A Parallax I (2009, 37.38) ***/T½
A Grave in the Gravel
Take the Train!
No No Baby
While the Boys Went Down Under
|Waiting on Rayne
The Great-Grandghosts of Buena Vista, GA
James "Husband" Huggins III used to play with Mellotron sample users Of Montreal, which hasn't stopped me from putting his fourth album, 2009's A Parallax I into the main part of the site. It's a pretty mainstream, indie pop/rock kind of record, albeit one with fairly decent songs, which makes a nice change, which isn't to say I'm going to want to hear it again for a while. Possibly ever.
Co-producer Tom(as) Hakava (Ben's Diapers, Witchcraft, loads of others) adds (presumably his own) Mellotron to a couple of tracks, with a flute line and a major string part on Waiting On Rayne and flute and cello parts on The Great-Grandghosts of Buena Vista, GA. More would've been nice, but it'd be churlish to complain, wouldn't it? Overall, something of an indie pop effort, but better than most of the competition, with one great 'Tron track.
A Lifetime (2004, 45.18) **½/T
|If You Go Breaking My Heart
Say a Little Prayer
That Don't Make it Right
Come to My Rescue
To a Better Place
|For How Long
Why You Fly
If I Was
Hush are the Danish duo of Dorthe Gerlach (vocals) and Michael Hartmann (guitars/programming), and going by the evidence on their debut album, A Lifetime, are heavily committed to producing rather dull, maudlin ballads, making the occasional more upbeat track (Why You Fly, If I Was) sound good in comparison. Is this stuff popular? They've on Universal, so I'd imagine someone thinks so. Not round here, though.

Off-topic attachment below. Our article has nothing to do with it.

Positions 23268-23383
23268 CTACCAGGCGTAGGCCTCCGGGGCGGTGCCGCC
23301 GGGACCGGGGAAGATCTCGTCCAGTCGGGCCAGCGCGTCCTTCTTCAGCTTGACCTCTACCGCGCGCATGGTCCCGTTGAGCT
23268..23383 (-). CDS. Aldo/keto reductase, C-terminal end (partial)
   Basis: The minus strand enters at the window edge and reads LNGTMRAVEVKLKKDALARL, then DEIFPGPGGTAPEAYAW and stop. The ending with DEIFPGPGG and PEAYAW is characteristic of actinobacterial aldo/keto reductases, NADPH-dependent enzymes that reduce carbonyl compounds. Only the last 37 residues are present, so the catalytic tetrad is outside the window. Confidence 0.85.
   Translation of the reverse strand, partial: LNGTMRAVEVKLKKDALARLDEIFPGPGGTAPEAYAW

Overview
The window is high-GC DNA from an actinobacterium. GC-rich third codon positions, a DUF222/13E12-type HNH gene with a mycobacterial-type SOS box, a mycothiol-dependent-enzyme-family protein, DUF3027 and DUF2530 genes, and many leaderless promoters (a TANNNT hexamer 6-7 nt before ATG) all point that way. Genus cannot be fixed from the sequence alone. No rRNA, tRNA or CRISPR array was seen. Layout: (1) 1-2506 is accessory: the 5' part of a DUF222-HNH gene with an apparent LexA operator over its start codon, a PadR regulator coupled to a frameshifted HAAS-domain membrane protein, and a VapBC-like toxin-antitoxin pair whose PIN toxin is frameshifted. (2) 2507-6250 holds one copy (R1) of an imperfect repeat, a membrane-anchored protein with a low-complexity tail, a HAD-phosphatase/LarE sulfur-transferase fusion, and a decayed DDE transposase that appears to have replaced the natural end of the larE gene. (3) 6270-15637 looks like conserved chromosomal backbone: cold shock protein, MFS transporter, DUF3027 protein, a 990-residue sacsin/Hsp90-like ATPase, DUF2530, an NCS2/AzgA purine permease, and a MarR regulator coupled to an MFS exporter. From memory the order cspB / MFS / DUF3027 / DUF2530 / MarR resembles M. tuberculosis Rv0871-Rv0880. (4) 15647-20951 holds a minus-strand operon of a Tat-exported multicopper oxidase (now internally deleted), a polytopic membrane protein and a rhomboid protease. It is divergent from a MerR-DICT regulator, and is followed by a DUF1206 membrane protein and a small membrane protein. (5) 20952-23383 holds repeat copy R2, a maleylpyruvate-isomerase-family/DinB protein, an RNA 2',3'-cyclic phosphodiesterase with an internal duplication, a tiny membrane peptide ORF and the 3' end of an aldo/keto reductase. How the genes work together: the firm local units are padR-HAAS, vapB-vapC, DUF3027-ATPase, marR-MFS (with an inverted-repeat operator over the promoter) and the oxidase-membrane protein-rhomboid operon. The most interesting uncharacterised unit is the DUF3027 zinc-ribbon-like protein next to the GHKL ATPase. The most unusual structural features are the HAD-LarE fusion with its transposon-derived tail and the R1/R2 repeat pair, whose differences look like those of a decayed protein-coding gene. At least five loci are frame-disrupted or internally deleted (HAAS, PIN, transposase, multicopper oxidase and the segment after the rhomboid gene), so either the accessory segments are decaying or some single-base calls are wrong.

String arranger Ole Hansen also plays Mellotron, with flutes on Come To My Rescue and strings, as against the ubiquitous real ones, on closer Drown, with an interesting 'choke-off' at the end, as the tape runs out. You know, you really don't need to own this album or, for that matter, even hear it. There's good maudlin and bad maudlin, and this is the latter. Avoid.
Yankee Reality (2009, 40.41) ***/T
So They Say
One Way Ticket
Take it Easy
|For While You Slept
Devil Made You High
Hush Arbors are effectively Keith Wood's solo project; Wood is also a member of Current 93, which probably gives you some idea where he's coming from. Yankee Reality features elements of 'wyrd folk', current indie and that early '70s brand of fuzz-guitar psych that never really quite broke into the mainstream at the time. For all that, there's a fair bit of stylistic variety across the album's forty minutes, from the almost Byrdsian So They Say through the twisted country of Coming Home and Take It Easy to the full-on psych guitar-fest of closer Devil Made You High.
Producer J. Mascis plays (presumably his own) Mellotron on Coming Home, with a string part than enhances the song nicely without being intrusive, making it a shame it wasn't used slightly more. Yankee Reality is irritatingly inconsistent, which is why it doesn't get a higher rating, although its good bits are very good indeed. Lysergonauts should probably give this a go for its best bits.